And while Yum is talking about trimming down, it's also talking up the growth opportunities with its core brands. For example, it suggested it could more than triple its global store count in the KFC business alone. That would be impressive, though it seems like most developed markets are, at this point, pretty well saturated on the fast food front. And while emerging markets may offer better prospects for expansion, can they actually support the kind of growth Yum is suggesting? You need to pay close attention to how well the company executes on this front, too.
There's also a couple of things on the growth front to pay closer attention to, in my mind. First, Taco Bell is only in around 22 countries outside the United States today. The company hopes to get that up to 40 while more than tripling the foreign store count. If Taco Bell doesn't play well overseas, that may not be feasible. The fact that Yum hasn't made this hard a push yet makes me wonder if the brand could have more problems expanding internationally than management is letting on.
The pace of store openings is another expansion issue you'll want to watch. For example, the company reportedly opens two Pizza Huts a day right now. It wants to get that up to three a day by 2020. I'm not suggesting that's impossible, but restaurants have historically gotten themselves in trouble when they expand too aggressively. It leads them to second-rate locations with second-rate franchisees as they try to hit a number that may not be sustainable let alone in the best interest of shareholders.
Then there's debt. Yum has a lot of it and no plans to trim that down. At the end of the most recent quarter, the company had over $9 billion in debt and negative shareholder equity. It's not that it can't keep going along in this direction, but another big risk factor for restaurants in expansion mode is too much debt. Interest expense isn't that big a deal in the current low-rate environment, but at some point, those loans will have to be paid back. If operating performance doesn't go as well as planned, it could be harder than expected for Yum to roll over that debt.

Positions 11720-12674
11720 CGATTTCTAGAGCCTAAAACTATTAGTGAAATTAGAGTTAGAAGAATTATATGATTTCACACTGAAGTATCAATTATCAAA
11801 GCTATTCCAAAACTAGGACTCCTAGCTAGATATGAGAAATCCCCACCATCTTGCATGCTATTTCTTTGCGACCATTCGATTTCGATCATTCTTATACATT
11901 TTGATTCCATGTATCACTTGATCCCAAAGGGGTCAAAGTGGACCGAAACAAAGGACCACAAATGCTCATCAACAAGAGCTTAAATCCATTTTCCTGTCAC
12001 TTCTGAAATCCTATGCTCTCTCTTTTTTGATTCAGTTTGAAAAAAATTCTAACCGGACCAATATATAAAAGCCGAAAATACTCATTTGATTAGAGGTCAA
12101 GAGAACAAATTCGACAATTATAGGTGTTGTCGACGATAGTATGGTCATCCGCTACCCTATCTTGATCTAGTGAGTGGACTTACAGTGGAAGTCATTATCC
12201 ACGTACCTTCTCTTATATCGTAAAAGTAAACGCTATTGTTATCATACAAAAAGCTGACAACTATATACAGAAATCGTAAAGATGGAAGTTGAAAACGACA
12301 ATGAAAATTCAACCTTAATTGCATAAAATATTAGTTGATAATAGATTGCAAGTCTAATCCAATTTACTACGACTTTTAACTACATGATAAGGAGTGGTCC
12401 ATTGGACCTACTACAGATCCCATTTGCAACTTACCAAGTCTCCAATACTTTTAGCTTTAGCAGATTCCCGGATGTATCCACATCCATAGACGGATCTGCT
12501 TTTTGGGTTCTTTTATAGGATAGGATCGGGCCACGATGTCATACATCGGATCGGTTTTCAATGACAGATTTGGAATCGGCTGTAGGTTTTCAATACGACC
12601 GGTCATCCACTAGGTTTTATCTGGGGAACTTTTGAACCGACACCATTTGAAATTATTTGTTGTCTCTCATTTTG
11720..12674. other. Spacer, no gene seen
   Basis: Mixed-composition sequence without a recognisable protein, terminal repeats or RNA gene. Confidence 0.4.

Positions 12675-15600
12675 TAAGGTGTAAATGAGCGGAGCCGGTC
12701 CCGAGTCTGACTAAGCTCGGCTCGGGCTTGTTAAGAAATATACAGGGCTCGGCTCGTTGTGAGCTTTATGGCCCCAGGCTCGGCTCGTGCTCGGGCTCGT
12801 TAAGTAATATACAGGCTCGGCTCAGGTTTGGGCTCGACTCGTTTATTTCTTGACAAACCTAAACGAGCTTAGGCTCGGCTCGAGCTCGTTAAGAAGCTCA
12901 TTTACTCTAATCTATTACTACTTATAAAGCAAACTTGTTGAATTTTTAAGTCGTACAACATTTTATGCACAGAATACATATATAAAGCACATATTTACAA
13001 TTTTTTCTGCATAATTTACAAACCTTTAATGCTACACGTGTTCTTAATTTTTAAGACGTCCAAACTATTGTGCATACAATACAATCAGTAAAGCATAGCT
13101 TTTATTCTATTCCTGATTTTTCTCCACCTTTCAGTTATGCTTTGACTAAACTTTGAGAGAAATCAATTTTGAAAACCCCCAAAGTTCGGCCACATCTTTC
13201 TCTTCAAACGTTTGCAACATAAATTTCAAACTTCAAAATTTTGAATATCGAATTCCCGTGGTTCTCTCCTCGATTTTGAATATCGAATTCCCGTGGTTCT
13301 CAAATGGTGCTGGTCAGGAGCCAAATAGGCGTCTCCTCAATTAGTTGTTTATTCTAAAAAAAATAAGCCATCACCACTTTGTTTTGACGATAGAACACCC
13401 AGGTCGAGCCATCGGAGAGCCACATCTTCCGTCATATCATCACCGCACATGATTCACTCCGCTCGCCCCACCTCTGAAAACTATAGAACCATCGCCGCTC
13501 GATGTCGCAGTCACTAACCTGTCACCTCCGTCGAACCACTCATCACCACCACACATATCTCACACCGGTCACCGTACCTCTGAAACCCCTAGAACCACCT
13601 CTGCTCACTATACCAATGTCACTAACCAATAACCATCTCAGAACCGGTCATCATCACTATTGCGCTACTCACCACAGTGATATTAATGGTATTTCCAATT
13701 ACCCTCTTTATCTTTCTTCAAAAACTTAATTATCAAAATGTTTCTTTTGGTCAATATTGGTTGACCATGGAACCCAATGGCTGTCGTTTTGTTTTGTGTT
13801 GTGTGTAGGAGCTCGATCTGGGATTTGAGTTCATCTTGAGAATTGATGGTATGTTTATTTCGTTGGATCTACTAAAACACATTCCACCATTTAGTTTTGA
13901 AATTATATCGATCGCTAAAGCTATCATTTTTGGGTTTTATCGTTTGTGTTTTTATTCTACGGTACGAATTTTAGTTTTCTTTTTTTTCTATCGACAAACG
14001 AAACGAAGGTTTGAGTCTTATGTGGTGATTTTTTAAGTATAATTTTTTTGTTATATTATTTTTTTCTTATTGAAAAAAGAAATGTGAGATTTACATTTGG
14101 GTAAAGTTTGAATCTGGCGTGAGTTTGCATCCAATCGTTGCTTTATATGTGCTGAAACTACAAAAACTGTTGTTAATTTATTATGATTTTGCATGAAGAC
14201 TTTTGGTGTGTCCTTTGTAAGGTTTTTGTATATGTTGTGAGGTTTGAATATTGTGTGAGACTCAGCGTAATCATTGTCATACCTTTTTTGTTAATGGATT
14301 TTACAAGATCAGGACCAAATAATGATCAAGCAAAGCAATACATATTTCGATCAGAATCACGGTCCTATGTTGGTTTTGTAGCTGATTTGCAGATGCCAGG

The cover story
But Yum is looking to make investors happy, too, despite what is a lot of uncertainty. And on that score it announced a massive return of capital to shareholders via dividends and stock buybacks. How big you ask? How about $13.5 billion big! It hasn't really given a good idea of how that will break down between buybacks and dividends, so income investors probably shouldn't get too excited here.
And then there's the very real risk that this piece of the story is more about trying to cover up the risks the company faces as it tries to revamp after jettisoning nearly half of its business. In other words, returning value to shareholders is nice to hear, but what's going to make the difference at Yum is executing a new business model. That's the piece you need to focus on from here.
Disclosure: I/we have no positions in any stocks mentioned, and no plans to initiate any positions within the next 72 hours.
I wrote this article myself, and it expresses my own opinions. I am not receiving compensation for it (other than from Seeking Alpha). I have no business relationship with any company whose stock is mentioned in this article.